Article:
Build reusable, serverless inference functions for your Amazon SageMaker models using AWS Lambda layers and containers

 Build reusable, serverless inference functions for your Amazon SageMaker models using AWS Lambda layers and containers

In AWS, you can host a trained model multiple ways, such as via Amazon SageMaker deployment, deploying to an Amazon Elastic Compute Cloud (Amazon EC2) instance (running a Flask + NGINX, for example), AWS Fargate, Amazon Elastic Kubernetes Service (Amazon EKS), or AWS Lambda.

SageMaker provides convenient model hosting services for model deployment, and provides an HTTPS endpoint where your machine learning (ML) model is available to provide inferences. This lets you focus on your deployment options such as instance type, automatic scaling policies, model versions, inference pipelines, and other features that make deployment easy and effective for handling production workloads. The other deployment options we mentioned require additional heavy lifting, such as launching a cluster or an instance, maintaining Docker containers with the inference code, or even creating your own APIs to simplify operations.

This post shows you how to use AWS Lambda to host an ML model for inference and explores several options to build layers and containers, including manually packaging and uploading a layer, and using AWS CloudFormation, AWS Serverless Application Model (AWS SAM), and containers.

Using Lambda for ML inference is an excellent alternative for some use cases for the following reasons:

  • Lambda lets you run code without provisioning or managing servers.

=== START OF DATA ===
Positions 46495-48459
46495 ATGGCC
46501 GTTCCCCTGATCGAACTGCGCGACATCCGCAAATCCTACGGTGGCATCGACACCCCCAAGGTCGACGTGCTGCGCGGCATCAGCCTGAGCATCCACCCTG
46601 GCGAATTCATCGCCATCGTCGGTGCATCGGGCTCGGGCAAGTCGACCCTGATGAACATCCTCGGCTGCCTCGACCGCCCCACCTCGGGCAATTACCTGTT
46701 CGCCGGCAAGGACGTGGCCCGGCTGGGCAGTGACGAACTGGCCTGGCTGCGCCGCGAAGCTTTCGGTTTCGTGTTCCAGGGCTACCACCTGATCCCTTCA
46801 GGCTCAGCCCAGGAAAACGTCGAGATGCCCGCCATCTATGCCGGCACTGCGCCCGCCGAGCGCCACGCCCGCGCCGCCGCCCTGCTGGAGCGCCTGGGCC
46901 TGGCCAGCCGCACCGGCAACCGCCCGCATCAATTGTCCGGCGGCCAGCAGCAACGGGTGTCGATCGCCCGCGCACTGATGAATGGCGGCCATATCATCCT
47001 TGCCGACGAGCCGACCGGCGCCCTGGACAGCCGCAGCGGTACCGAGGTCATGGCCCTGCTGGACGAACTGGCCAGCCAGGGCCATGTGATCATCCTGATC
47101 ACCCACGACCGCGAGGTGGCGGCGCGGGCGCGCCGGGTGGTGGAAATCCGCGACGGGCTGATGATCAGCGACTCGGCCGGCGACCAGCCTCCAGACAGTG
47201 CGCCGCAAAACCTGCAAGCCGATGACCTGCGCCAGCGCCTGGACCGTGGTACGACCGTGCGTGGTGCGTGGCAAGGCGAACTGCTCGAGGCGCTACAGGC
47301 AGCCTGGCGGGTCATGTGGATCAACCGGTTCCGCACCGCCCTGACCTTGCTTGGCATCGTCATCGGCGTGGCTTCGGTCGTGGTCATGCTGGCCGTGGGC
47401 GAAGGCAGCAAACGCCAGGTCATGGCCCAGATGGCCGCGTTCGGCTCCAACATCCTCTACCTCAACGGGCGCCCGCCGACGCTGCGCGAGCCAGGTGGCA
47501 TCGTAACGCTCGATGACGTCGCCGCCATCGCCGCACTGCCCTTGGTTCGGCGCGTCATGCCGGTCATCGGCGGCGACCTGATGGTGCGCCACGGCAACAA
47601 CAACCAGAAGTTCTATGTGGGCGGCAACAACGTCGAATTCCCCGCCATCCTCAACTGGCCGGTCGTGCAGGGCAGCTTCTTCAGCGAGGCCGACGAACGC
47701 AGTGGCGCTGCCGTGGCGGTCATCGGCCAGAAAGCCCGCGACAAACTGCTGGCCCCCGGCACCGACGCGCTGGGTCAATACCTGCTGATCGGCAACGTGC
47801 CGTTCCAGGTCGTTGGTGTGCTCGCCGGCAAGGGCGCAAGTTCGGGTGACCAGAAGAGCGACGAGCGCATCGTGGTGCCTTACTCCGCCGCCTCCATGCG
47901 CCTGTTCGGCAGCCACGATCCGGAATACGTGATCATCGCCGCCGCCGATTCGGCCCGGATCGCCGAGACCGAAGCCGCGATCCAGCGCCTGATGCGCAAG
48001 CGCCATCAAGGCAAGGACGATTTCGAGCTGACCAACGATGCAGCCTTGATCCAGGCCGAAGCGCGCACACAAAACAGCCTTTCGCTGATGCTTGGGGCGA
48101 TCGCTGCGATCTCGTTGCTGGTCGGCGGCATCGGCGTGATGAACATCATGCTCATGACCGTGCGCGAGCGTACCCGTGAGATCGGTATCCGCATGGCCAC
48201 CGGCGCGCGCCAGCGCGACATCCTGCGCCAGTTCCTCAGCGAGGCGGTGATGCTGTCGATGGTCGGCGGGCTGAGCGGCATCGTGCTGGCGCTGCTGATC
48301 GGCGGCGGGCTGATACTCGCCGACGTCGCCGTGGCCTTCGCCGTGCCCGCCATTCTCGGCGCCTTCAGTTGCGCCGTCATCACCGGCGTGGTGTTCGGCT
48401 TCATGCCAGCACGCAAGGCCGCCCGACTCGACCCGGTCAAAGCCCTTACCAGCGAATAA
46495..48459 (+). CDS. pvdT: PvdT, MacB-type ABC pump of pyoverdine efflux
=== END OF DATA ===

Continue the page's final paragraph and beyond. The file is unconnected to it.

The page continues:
• You pay only for the compute time you consume—there is no charge when you’re not doing inference.
  • Lambda automatically scales by running code in response to each trigger (or in this case, an inference call from a client application for making a prediction using the trained model). Your code runs in parallel and processes each trigger individually, scaling with the size of the workload.
  • You can limit the number of concurrent calls to an account-level default of 1,000, or request an appropriate limit increase.
  • The inference code in this case is just the Lambda code, which you can edit directly on the Lambda console or using AWS Cloud9.
  • You can store the model in the Lambda package or container, or pulled down from Amazon Simple Storage Service (Amazon S3). The latter method introduces additional latency, but it’s very low for small models.
  • You can trigger Lambda via various services internally, or via Amazon API Gateway.

One limitation of this approach when using Lambda layers is that only small models can be accommodated (50 MB zipped layer size limit for Lambda), but with SageMaker Neo, you can potentially obtain a 10x reduction in the amount of memory required by the framework to run a model. The model and framework are compiled into a single executable that can be deployed in production to make fast, low-latency predictions. Additionally, the recently launched container image support allows y


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